Some time ago I wrote how elegant and rapid is to make parallel calls in NodeJS with async-await and Promise.all capabilities. Well, it turns out in Java is just as elegant and succinct with the help of CompletableFuture which was introduced in Java 8. To demonstrate that let’s imagine that you need to retrieve a list of ToDos from a REST service, given their Ids. Of course you could iterate through the list of Ids and sequentially call the web service, but it’s much more performant to do it in parallel with asynchronous calls.

Continue Reading ...

New codingmarks added this year so far. They were marked with the following keywords:

Continue Reading ...

I have a use case where I need to retrieve the latest added public codingmarks. They are store in a mongo database, and I use Mongoose as ORM.

I want to have two possibilites to achieve this:

  1. specify the number of days to look back
  2. specify the timestamp since when to look forward

I think the code is self explanatory

/**
 * Returns the codingmarks added recently.
 * 
 * The since query parameter is a timestamp which specifies the date since we want to look forward to present time.
 * If this parameter is present it has priority. If it is not present, we might specify the number of days to look back via
 * the query parameter numberOfDays. If not present it defaults to 7 days, last week.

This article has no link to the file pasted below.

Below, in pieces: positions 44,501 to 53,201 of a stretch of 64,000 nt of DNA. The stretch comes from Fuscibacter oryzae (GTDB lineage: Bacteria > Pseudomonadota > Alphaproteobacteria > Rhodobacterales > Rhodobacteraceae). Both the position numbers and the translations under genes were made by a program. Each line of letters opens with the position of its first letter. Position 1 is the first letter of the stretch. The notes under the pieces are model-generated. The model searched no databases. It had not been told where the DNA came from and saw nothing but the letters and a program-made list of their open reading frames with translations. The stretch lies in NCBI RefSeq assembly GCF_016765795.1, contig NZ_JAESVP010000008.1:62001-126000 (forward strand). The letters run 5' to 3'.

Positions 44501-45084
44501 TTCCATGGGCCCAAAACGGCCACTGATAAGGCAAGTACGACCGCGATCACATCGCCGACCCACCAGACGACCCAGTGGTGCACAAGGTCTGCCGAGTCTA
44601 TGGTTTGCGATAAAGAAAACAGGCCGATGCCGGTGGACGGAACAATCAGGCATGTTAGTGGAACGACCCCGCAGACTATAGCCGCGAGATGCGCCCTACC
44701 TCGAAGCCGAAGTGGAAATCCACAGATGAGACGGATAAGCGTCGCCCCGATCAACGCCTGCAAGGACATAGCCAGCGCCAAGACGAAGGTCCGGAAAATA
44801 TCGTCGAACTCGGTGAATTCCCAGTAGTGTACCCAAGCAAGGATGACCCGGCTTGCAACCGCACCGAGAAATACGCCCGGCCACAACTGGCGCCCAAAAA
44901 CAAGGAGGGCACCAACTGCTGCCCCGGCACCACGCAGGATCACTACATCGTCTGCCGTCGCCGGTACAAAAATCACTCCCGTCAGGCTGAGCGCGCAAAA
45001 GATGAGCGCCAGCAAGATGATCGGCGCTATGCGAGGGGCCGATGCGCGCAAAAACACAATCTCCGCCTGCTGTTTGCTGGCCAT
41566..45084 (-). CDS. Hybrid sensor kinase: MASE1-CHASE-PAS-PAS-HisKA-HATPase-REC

*
 */
router.get('/latest-entries', async (req, res) => {
  try
  {

    if(req.query.since) {
      const bookmarks = await Bookmark.find(
        {
          createdAt: { $gte: new Date(parseFloat(req.query.since,0)) }
        }).sort({createdAt: 'desc'}).lean().exec();

      res.send(bookmarks);
    } else {
      const numberOfDaysToLookBack = req.query.days ? req.query.days : 7;

      const bookmarks = await Bookmark.find(
        {
          createdAt: { $gte: new Date((new Date().getTime() - (numberOfDaysToLookBack * 24 * 60 * 60 * 1000))) }
        }).sort({createdAt: 'desc'}).lean().exec();

      res.send(bookmarks);
    }

  }
  catch (err)
  {
    return res.status(500).send(err);
  }
});

Did you find yourself one or several times, copying your favourite java project, renaming it, removing files, keeping some best practice classes and so on, all that to create new projects similar to it? This is time consuming and can be very annoying… Well, you might wanna consider instead creating a maven archetype out of the template project and use to create new projects. Not only this will save you time, but it will make you look with a more critical view on your “best of breed” project. In this blog post I will show how to create a maven archetype based on an existing project and how to generate a new project from this template.

Continue Reading ...

Some days ago, I presented how the code got much cleaner when I replaced Mongoose callbacks with the async-await feature from ES7, which NodeJs already support. I mentioned then, I was gonna do a post to demonstrate how async-await can also be used to make parallel calls. Here am I doing just that. I was actually blown away by its simplicity and performance gain when doing so. Let me show you what I mean.

Continue Reading ...